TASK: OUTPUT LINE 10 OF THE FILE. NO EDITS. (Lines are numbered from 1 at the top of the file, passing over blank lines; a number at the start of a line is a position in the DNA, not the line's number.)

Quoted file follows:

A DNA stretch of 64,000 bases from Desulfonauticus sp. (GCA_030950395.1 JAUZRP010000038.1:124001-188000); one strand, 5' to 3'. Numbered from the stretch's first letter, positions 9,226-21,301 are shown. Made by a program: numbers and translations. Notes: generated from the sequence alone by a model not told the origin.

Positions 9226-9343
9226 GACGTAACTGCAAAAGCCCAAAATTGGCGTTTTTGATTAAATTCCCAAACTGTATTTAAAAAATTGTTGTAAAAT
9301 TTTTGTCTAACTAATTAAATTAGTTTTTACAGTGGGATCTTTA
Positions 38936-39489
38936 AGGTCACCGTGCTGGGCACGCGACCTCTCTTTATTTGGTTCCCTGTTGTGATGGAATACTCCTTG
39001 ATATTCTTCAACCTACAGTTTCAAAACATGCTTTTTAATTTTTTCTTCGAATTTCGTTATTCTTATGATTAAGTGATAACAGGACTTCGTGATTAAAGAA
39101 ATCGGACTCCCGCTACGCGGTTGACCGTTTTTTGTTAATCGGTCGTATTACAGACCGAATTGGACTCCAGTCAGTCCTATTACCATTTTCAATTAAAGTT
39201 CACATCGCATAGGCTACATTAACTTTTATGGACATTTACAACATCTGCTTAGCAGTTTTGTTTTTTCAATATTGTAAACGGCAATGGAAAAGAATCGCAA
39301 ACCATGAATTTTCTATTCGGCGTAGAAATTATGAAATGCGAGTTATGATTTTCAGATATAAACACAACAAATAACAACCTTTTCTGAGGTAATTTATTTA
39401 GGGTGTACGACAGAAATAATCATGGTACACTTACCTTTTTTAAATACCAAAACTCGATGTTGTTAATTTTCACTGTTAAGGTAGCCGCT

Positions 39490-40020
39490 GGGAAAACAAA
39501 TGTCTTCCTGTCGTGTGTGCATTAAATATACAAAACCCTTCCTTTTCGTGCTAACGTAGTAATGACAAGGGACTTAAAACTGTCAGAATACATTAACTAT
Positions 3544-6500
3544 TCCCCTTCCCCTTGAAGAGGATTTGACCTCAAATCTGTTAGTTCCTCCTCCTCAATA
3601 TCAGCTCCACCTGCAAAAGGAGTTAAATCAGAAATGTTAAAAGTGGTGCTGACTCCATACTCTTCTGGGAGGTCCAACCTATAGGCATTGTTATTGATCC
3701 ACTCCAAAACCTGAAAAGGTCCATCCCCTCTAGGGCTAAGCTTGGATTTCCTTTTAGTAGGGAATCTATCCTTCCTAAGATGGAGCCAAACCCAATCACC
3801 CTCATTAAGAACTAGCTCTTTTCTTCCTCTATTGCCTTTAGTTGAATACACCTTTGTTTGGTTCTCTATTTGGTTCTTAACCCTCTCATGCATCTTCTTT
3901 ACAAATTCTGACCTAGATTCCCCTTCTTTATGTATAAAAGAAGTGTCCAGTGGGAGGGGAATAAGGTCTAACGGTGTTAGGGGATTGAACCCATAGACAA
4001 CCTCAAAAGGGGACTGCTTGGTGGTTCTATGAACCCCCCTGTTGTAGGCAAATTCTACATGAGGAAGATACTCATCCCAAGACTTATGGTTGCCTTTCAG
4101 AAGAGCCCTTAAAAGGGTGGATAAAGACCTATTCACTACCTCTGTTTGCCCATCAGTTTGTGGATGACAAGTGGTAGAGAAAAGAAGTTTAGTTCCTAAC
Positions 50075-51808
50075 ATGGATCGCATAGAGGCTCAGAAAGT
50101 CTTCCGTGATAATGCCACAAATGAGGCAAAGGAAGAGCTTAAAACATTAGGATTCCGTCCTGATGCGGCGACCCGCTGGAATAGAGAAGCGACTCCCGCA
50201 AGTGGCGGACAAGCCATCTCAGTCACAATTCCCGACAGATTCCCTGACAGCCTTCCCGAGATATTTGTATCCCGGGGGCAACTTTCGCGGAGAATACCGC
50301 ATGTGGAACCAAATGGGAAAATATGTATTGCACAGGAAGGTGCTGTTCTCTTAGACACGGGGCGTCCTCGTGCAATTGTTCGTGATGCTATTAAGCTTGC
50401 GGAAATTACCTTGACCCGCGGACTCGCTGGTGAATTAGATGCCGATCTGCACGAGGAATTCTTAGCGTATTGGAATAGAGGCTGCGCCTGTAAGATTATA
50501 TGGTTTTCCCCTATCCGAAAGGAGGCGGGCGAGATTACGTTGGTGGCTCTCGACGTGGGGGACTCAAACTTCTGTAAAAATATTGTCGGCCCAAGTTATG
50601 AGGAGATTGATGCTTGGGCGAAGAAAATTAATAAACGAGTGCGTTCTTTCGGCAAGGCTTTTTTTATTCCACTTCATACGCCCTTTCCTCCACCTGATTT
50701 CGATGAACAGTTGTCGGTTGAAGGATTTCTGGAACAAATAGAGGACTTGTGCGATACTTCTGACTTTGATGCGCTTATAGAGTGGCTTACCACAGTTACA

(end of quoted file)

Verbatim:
39301 ACCATGAATTTTCTATTCGGCGTAGAAATTATGAAATGCGAGTTATGATTTTCAGATATAAACACAACAAATAACAACCTTTTCTGAGGTAATTTATTTA